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- From: Ann Navarro <firstname.lastname@example.org>
- To: "Ed Nixon" <ed.nixon@LynnParkPlace.org>
- Date: Mon, 30 Aug 1999 09:57:59 -0400
At 08:26 PM 8/29/99 -0400, Ed Nixon wrote:
>However, what I haven't seen 'mongst the sound and fury is anything from Ann
>or anyone else regarding the 'persuasive arguments' she mentions in support
>of the multi-namespace approach. I hope there are no constraints in her
>sharing them with us.
Well, I tend to err on the side of caution there, in that much of the
argument occured within the scope of WG meetings.
Paul Prescod has rightly pointed out that we need a Namespaces Evolution
process. We don't have one, yet people are forced to try and forsee how
that might be managed, and sort of eek out one of their own.
My interpretation of W3C management stance is that namespaces can indeed be
bound to schemas. (Based on comments directly from Tim Berners-Lee and others)
Logically, this makes sense. It gives us something to do with it. It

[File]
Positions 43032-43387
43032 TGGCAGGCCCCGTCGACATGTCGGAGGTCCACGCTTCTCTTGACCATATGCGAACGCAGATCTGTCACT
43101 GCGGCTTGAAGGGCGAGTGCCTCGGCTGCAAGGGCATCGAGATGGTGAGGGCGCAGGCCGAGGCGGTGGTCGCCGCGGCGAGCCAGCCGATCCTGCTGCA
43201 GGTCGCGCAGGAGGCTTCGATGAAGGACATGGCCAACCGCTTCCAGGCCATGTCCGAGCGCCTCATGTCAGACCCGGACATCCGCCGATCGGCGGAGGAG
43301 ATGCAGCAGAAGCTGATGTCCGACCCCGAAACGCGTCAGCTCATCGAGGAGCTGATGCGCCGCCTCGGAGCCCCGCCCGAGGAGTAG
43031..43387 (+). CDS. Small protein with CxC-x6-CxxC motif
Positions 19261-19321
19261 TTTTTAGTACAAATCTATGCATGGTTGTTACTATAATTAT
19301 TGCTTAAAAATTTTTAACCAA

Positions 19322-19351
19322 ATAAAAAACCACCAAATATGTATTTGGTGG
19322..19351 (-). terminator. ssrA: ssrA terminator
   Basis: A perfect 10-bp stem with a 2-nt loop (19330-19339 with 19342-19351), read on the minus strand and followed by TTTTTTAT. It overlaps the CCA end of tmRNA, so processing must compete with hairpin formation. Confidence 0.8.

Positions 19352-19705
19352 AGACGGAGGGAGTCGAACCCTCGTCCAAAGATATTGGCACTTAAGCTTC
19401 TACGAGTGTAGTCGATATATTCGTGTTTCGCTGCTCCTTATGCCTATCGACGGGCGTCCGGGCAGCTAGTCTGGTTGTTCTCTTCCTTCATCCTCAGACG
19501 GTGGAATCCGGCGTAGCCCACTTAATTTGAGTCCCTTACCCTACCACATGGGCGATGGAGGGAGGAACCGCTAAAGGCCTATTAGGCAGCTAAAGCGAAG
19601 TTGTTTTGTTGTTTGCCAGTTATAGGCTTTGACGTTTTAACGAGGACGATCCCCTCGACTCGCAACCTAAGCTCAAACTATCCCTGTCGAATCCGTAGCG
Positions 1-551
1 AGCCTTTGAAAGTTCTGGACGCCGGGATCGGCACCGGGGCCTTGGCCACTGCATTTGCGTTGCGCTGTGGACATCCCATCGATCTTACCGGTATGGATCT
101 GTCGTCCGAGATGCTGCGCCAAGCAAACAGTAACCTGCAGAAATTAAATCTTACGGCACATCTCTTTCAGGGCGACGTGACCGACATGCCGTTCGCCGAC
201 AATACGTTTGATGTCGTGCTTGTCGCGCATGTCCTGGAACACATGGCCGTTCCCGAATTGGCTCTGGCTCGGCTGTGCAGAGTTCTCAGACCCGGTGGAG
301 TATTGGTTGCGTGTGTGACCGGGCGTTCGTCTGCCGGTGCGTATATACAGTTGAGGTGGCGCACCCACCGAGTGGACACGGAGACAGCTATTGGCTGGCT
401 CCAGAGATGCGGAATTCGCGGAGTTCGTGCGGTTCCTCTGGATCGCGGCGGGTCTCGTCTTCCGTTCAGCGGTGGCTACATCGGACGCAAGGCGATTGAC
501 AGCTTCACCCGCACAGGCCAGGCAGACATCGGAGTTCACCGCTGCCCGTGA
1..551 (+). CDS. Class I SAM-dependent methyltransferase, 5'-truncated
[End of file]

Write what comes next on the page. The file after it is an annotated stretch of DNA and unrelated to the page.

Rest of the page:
answers the argument that there is no "there" there in namespaces. (A very
common response and frustration to using them).
Consider the English alphabet. We know, as an abstract concept, that this
is the letters a through z. We can call it the English Alphabet Namepsace,
and give it a URI over at Merriam-Webster or something.
Great, that's nice and abstract. Yes, it can help prevent naming
collisions, but it doesn't allow you to learn anything at all about them
(other than the URI that represents it's namespace, which in and of itself
is rather useless).
Doesn't at all prevent them from writing a document that says "The English
Alphabet contains the following characters (case insensitive): a, b, c,
d........z" and slapping it up at the URI provided for that namespace.
An application could try to visit that URL and find that definition doc.
Yes, we know that the namespaces rec says there is no expectation that
something will be there. But heck, it can try. And what do you know, it
finds something. Hey great, I have a machine readable version of that
abstract collection. My machine might actually be able to do something with
it now other than prevent naming collisions.
Sounds great to me.
Apologies to anyone who may be offended by my seemingly flippant attitude
toward this, but practical applications do it for me, where abstraction
often is simply a fun academic exercise.
Ann (call me a Namespace Heretic) Navarro
Author of Effective Web Design: Master the Essentials
Coming in September --- Mastering XML
Founder, WebGeek Communications http://www.webgeek.com
Vice President-Finance, HTML Writers Guild http://www.hwg.org
Director, HWG Online Education http://www.hwg.org/services/classes
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